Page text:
George Catlin

July 26, 1796
December 23, 1872
Home Town:
Wilkesbarre, PA
Later Residences:
Luzerne County, PA
Philadelphia, PA
St. Louis, MO
Paris, France
Clara Gregory Catlin (1828)
Biographical Notes:
George Catlin’s father had been born in Litchfield and trained as a lawyer at Litchfield Law School. His father later became a frontiersman and moved to Wilkes-Barre, Pennsylvania where George was born in 1796. George met trappers, hunters, explorers and settlers who stayed with his family on their travels west.

At age 17, Catlin was sent to Litchfield to study law which he disliked. George preferred to read about natural history, science, arts, Indians and to sketch fellow students and local scenery. After two years of study in Litchfield, George entered the Bar of Luzerne County in Pennsylvania. He practiced law for two years before he “resolved to convert my law library into paint pots and brushes.”

In 1823, Catlin studied art in Philadelphia and established himself ...
“After having covered nearly every inch of the lawyers table with penknife, pen and ink, and pencil sketches of judges, jurors, and culprits, I very deliberately resolved to convert my law library into paint pots and brushes, and to pursue painting as my future, and apparently more agreeable profession.” -- George Catlin, 1885

"His more realistic approach [towards painting American Indians] grew out of his appreciation for a people who, he wrote, 'had been invaded, their morals corrupted, their lands wrested from them, their customs changed, and therefore lost to the world.'" -- Catlin quoted by Bruce Watson in the Smithsonian Magazine, George Catlin's Obsession, December, 2002.

Years at LLS:

Profession / Service
Lawyer; Arts
Admitted To Bar:

Related Objects and Documents
In the Ledger:
help The Citation of Attendance provides primary source documentation of the student’s attendance at the Litchfield Female Academy and/or the Litchfield Law School. If a citation is absent, the student is thought to have attended but currently lacks primary source confirmation.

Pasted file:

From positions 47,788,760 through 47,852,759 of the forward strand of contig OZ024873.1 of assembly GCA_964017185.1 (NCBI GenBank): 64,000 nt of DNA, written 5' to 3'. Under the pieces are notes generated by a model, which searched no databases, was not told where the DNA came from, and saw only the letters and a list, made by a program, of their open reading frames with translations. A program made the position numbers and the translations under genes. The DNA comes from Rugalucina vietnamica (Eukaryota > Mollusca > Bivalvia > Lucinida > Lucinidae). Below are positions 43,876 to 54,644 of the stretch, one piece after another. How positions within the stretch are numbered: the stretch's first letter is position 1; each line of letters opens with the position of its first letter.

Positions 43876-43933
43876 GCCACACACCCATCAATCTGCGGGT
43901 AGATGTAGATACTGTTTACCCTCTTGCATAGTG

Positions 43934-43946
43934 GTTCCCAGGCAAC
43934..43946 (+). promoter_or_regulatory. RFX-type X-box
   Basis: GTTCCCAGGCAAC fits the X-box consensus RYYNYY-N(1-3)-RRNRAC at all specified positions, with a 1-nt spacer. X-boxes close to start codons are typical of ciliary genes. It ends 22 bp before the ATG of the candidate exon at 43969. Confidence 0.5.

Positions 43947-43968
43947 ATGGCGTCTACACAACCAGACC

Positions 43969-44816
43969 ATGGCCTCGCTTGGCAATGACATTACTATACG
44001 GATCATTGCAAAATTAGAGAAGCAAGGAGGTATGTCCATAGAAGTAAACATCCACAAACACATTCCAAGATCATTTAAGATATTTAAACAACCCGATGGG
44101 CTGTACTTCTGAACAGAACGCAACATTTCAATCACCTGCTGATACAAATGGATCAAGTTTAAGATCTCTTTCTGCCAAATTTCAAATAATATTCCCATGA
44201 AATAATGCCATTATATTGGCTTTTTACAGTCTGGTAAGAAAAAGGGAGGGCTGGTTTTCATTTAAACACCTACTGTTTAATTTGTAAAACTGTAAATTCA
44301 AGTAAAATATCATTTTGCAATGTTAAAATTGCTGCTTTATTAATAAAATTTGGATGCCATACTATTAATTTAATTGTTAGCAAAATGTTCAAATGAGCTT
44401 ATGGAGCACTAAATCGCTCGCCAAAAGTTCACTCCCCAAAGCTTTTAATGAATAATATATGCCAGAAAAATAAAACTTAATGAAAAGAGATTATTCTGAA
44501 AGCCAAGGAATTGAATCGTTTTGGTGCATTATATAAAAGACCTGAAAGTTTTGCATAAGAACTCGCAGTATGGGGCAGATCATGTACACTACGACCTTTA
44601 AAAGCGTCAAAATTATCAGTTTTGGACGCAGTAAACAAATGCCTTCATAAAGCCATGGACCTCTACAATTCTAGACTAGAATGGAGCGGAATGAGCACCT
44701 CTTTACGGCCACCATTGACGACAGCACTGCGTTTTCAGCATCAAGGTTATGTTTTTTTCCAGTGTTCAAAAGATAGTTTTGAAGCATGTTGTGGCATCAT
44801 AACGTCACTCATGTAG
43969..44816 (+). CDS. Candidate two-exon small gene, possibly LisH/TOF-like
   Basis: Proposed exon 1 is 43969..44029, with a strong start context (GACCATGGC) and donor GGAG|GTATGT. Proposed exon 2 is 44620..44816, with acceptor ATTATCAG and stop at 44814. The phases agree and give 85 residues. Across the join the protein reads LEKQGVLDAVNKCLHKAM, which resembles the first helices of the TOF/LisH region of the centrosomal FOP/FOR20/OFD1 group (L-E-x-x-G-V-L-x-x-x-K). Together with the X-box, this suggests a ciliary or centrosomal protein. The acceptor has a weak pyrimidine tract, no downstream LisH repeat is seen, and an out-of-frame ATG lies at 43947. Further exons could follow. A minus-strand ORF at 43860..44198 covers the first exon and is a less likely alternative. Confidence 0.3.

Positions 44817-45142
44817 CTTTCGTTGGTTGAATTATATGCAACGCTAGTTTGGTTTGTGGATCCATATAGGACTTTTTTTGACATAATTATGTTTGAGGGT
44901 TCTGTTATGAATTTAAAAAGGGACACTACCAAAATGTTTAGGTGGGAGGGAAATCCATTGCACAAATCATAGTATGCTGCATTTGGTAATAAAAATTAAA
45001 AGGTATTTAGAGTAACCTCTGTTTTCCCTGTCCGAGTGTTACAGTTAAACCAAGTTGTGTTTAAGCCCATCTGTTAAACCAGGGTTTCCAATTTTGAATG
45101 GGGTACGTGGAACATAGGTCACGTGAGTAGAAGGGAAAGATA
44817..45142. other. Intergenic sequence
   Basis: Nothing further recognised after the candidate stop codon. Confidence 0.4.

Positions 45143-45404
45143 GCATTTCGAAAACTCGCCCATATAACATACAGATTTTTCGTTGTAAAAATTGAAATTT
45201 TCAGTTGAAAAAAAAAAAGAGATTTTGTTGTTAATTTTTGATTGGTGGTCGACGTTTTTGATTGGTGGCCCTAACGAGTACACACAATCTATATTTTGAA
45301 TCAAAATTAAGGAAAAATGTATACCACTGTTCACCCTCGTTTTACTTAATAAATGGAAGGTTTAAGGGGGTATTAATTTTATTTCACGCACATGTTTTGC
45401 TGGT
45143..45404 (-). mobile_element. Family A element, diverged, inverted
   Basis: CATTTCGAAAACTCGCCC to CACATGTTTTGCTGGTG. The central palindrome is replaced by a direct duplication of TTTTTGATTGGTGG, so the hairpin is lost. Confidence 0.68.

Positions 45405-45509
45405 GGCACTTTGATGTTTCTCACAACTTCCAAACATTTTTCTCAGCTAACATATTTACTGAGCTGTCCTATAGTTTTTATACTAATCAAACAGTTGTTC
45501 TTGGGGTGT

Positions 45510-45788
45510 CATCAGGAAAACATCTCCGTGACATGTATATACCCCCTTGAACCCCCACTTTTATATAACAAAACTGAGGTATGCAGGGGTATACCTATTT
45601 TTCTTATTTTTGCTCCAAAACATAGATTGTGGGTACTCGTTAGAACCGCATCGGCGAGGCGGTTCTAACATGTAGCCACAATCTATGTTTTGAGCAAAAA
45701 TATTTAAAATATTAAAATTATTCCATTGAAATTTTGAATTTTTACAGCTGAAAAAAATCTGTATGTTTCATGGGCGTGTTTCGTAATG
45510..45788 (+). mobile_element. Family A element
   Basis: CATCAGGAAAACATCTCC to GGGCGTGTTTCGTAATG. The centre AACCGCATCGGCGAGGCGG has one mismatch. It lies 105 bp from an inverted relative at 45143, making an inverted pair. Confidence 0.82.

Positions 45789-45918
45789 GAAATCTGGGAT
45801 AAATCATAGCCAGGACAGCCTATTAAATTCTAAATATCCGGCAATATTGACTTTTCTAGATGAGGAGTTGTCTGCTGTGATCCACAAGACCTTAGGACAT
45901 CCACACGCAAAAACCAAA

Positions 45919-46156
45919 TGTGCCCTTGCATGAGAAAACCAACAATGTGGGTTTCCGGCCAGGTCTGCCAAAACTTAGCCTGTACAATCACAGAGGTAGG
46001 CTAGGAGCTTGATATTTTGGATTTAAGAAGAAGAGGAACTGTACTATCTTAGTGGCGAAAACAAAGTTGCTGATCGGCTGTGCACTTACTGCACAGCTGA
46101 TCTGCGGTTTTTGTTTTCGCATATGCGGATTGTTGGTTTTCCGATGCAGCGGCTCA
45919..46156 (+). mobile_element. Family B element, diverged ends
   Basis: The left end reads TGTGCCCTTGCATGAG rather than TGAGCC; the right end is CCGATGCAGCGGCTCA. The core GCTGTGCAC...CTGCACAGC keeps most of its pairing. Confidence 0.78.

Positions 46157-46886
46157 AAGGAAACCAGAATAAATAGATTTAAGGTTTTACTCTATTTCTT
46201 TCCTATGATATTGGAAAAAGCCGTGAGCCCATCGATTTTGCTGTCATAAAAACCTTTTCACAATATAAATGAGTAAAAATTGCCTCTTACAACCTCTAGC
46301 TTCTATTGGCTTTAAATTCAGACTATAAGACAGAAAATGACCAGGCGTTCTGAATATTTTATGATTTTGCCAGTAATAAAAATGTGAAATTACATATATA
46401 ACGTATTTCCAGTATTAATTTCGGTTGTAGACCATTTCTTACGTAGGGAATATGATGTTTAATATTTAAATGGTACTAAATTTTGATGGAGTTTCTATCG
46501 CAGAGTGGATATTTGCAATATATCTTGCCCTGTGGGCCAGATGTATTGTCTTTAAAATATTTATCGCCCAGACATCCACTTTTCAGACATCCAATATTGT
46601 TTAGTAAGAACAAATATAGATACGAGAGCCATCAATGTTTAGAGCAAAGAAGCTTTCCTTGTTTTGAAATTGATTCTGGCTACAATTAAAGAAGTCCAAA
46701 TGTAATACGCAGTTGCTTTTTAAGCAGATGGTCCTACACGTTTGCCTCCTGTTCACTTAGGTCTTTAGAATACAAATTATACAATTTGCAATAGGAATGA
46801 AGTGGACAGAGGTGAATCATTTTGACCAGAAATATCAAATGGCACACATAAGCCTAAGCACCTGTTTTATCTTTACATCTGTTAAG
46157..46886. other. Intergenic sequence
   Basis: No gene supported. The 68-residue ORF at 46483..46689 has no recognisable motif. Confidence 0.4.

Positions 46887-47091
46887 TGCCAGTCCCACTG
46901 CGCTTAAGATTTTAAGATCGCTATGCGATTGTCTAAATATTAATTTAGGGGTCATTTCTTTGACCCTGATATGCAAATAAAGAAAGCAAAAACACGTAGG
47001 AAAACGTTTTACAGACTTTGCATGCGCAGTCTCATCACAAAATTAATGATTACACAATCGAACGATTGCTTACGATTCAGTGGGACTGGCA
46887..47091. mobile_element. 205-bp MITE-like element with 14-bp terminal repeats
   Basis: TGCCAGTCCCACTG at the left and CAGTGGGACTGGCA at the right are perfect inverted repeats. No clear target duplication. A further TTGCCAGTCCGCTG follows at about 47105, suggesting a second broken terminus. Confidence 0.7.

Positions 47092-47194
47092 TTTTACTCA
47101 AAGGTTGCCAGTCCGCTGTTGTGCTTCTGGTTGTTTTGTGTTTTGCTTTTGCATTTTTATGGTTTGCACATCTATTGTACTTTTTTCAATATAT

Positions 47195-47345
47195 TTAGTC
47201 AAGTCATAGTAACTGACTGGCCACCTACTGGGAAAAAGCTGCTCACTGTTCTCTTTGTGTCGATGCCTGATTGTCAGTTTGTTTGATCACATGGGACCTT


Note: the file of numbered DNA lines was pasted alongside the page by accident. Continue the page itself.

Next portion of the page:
Records for the schools were sporadic, especially in the formative years of both institutions. If instructors kept comprehensive records for the Litchfield Female Academy or the Litchfield Law School, they do not survive. Researchers and staff have identified students through letters, diaries, family histories and genealogies, and town histories as well as catalogues of students printed in various years. Art and needlework have provided further identification of Female Academy Students, and Litchfield County Bar records document a number of Law School students. The history of both schools and the identification of the students who attended them owe credit to the early 20th century research and documentation efforts of Emily Noyes Vanderpoel and Samuel Fisher, and the late 20th century research and documentation efforts of Lynne Templeton Brickley and the Litchfield Historical Society staff.
Houghton, Josiah. "LLS Law Notebook 1817-1818." Litchfield Law School Collection, Series 1, Subseries 1, Litchfield Historical Society. Available online at

Handwritten list by William Samuel Johnson, "Catalogue of the Students at Law in the school at Litchfield Conn. at & after Aug. 15th 1817..", Connecticut Historical Society, Johnson Family Papers, 1722-1863, Box - Johnson Papers.

Litchfield County Bar Association Records, 1819, Helga J. Ingraham Memorial Library, Litchfield Historical Society
Secondary Sources:
"George Catlin Biography." George Catlin: The Complete Works,

Patterson, Daniel, ed. Early American Nature Writers. Westport, CT: Greenwood Press, 2008.

Smithsonian Institution Online. Catlin Virtual Exhibition.

Watson, Bruce. "Georgre Catlin's Obsession." Smithsonian Magazine, December 2002.

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